Park Hill’s rise, fall and rebirth set to Richard Hawley’s music

Park Hill with phase one complete and a flank due to be renovated. Picture: themodernhouse.com
Park Hill with phase one complete and a flank due to be renovated. Picture: themodernhouse.com
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The story of Sheffield’s most iconic post-war building is to be told in a musical but what is it like to live in Park Hill flats? Sharon Dale reports.

Google searches for “Park Hill flats” shot up after troubadour Richard Hawley announced that his first stage musical would tell the story of Sheffield’s most iconic post-war building.

Carl Goodman's one-bedroom apartment at Park Hill  is on the market with The Modern House for �139,000, www.themodernhouse.com

Carl Goodman's one-bedroom apartment at Park Hill is on the market with The Modern House for �139,000, www.themodernhouse.com

Fans unfamiliar with the singer-songwriter’s home city will have found one of architecture’s most compelling stories.

The concrete leviathan was designed by architects Jack Lynn and Ivor Smith who took inspiration from Le Corbusier’s Unite d’habitation in Marseille.

Built between 1957 and 1961, the gargantuan Brutalist structure divided opinion but with almost 1,000 council flats, it offered an escape from the slums to the romantic sounding “Streets in the Sky”

Residents loved the mod cons, exceptional views, shops, pubs and high-rise streets, which were wide enough for milk floats to deliver door-to-door. But affection for this promised land dimmed as Park Hill degenerated. By the 1980s it was a notorious no-go area and in 1998 it was grade II listed which meant it couldn’t be demolished.

Park Hill'Inside Carl Goodman's apartment on the market woth www.themodernhouse.com

Park Hill'Inside Carl Goodman's apartment on the market woth www.themodernhouse.com

Urban Splash, a developer specialising in regeneration, spotted its potential and in 2007, with the backing of the council and English Heritage, they came up with a plan to revive it. Against all the odds, including the recession, phase one of the reborn Park Hill is now complete and dressed in colourful anodised cladding. There are 260 new residents, 10 work spaces, an arts space, a nursery, and a park. The £25m phase two will begin this summer and will see another 200 private homes. Phase three will be 330 student flats and the final two phases include provision for the S1 Artspace Project, along with private and affordable homes.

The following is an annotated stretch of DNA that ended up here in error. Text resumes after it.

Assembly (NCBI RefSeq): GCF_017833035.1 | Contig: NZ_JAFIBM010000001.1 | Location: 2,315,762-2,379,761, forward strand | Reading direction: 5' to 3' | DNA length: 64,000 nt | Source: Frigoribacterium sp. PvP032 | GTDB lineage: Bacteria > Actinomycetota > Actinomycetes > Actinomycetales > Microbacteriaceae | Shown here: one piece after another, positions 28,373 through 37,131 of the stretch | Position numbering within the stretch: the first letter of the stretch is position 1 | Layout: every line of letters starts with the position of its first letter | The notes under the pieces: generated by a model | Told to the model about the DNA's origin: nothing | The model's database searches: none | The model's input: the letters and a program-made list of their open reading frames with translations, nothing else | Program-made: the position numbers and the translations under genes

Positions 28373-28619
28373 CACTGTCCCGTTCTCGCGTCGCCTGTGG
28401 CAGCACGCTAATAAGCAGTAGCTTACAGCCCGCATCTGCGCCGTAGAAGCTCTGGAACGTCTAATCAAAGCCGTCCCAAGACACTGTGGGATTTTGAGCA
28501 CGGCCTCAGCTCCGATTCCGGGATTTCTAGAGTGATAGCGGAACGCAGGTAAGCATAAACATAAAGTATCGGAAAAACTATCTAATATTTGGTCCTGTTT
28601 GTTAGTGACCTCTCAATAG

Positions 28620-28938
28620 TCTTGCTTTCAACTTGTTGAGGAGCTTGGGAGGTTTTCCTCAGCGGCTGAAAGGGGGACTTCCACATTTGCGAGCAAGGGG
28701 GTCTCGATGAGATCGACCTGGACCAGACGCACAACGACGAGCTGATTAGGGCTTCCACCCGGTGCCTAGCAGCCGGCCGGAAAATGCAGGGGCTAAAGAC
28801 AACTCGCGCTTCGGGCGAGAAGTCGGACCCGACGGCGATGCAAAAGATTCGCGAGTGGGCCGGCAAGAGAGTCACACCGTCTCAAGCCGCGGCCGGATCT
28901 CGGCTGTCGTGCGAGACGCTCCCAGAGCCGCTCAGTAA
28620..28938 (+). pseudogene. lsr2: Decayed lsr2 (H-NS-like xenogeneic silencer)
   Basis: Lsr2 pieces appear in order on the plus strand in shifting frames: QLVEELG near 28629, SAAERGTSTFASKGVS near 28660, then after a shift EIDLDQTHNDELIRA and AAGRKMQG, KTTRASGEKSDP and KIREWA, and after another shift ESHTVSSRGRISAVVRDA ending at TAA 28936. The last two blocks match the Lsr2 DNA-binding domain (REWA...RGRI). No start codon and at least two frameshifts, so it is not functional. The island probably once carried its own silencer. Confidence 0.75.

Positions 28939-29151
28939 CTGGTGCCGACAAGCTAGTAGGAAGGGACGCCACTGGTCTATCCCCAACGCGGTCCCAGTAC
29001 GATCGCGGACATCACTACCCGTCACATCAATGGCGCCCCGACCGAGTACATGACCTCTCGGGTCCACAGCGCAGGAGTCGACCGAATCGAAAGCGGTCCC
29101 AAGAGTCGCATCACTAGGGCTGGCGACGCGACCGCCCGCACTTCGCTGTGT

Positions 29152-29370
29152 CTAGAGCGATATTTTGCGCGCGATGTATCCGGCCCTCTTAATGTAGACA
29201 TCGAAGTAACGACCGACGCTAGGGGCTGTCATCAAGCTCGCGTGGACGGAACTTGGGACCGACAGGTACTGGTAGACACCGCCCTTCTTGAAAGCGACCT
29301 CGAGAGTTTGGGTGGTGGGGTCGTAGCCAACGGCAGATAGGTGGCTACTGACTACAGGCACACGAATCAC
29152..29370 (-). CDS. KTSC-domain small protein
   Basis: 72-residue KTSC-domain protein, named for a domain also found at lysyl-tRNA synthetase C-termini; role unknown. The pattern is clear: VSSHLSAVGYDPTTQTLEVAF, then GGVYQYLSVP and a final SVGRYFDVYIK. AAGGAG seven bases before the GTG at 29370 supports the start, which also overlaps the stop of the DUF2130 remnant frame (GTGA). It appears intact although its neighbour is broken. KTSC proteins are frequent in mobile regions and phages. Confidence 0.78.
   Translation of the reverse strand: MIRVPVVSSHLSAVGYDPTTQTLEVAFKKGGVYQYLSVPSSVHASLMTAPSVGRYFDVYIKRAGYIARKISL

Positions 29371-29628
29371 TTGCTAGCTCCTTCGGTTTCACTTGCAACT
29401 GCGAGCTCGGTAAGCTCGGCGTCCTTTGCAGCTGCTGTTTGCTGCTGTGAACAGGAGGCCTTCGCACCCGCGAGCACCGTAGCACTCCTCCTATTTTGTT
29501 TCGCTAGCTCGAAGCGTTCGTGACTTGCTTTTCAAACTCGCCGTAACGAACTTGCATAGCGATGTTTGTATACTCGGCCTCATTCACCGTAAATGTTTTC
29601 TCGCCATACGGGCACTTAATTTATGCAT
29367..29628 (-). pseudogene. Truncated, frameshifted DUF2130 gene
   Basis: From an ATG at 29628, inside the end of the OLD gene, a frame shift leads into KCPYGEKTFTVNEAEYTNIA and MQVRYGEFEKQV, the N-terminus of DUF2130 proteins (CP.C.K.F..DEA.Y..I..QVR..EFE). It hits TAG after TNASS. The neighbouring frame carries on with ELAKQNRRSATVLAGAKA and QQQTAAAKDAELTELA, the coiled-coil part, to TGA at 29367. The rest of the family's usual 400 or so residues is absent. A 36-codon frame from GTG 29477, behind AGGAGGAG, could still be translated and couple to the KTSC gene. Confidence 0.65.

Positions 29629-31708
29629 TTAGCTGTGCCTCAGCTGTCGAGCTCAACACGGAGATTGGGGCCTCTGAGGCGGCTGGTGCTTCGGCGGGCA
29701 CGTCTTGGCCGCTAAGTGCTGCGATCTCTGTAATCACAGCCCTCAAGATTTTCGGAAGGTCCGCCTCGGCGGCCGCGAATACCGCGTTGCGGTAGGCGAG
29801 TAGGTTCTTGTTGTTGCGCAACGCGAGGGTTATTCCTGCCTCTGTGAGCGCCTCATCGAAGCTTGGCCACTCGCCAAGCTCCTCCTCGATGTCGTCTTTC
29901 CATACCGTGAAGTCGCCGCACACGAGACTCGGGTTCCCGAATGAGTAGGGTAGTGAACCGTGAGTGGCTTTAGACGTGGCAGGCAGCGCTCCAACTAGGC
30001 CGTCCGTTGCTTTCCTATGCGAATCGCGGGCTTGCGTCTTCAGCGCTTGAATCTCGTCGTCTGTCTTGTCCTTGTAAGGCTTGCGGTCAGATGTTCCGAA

Whether the musical will end on a similar high we’ll have to wait and see. “Standing at the Sky’s Edge”, also the title of Hawley’s acclaimed 2012 album, will be performed at the Crucible Theatre in March 14 and April 6 next year. It will tell the story of Park Hill through the lives of five friends.

The new, remodelled Park Hill is very different from its previous incarnation. Two thirds of the flats are privately owned while a third belong to a housing association. Design aficionados and architects are especially enamoured by the properties.

There are three for sale at the moment, two of which are marketed by London-based The Modern House, which specialises in selling Modernist properties. There is a two bedroom flat at £185,000, another at £179,000 and a one-bedroom home for £139,000.

Once a no-go area, Park Hill is now a des-res

Once a no-go area, Park Hill is now a des-res

James Mills, an associate architect, and his wife, Emma, were among the first to buy a home in Park Hill and moved there in 2013. Five years on and they are still in love with their two-bedroom duplex.

James says: “Everyone who comes to Park Hill has a positive response to the design. The best element for us is the full-height glazing. Every room is filled with light and views.

“We have looked at moving but other properties with standard windows are so dark in comparison and we love this location next to the railway station and in walking distance of the city centre. The only way we will leave Park Hill is to build our own home.”

There is also a growing sense of community thanks to communal green space and seating areas, regular events and a residents’ Facebook group. The online forum also features some complaints about Great Places, the company that manages the building.

“The biggest issue is that we had a 24-hour concierge when we first moved in and that is no longer the case. Park Hill failed the first time because it was blighted by social issues as a result of bad management and we don’t want it to fail again,” says James.

Carl Goodman owns the one-bedroom flat that is for sale and is involved with the Park Hill Residents’ Association. He says he has no complaints about Great Places, which has funded a community garden and has supported the resident association with grant applications.

Ben Barraclough, Neighbourhood Manager at Great Places, says that the security provision has been extended and more CCTV cameras installed.

Carl adds: “I’ve been here two years and it’s brilliant. You meet people in the lifts and on the streets in the sky and at events. It’s a very sociable place to live and I have made some great friends. I have to move for work but I’ll definitely be back to visit.”

*There are three Park Hill apartments on the sale. SheffLets is marketing a three-bedroom flat for £185,000. www.shefflets.com.

The Modern House, an estate and letting agent specialising in Modernist properties, and much-loved by architects and designers, is marketing two homes at Park Hill.

A two-bedroom apartment on Long Henry Street with an open-plan living space, storeroom and study area, plus a double balcony is £179,000.

A one-bedroom home with open-plan living area, study space and Juliet balcony is £139,000.

For details visit www.themodernhouse.com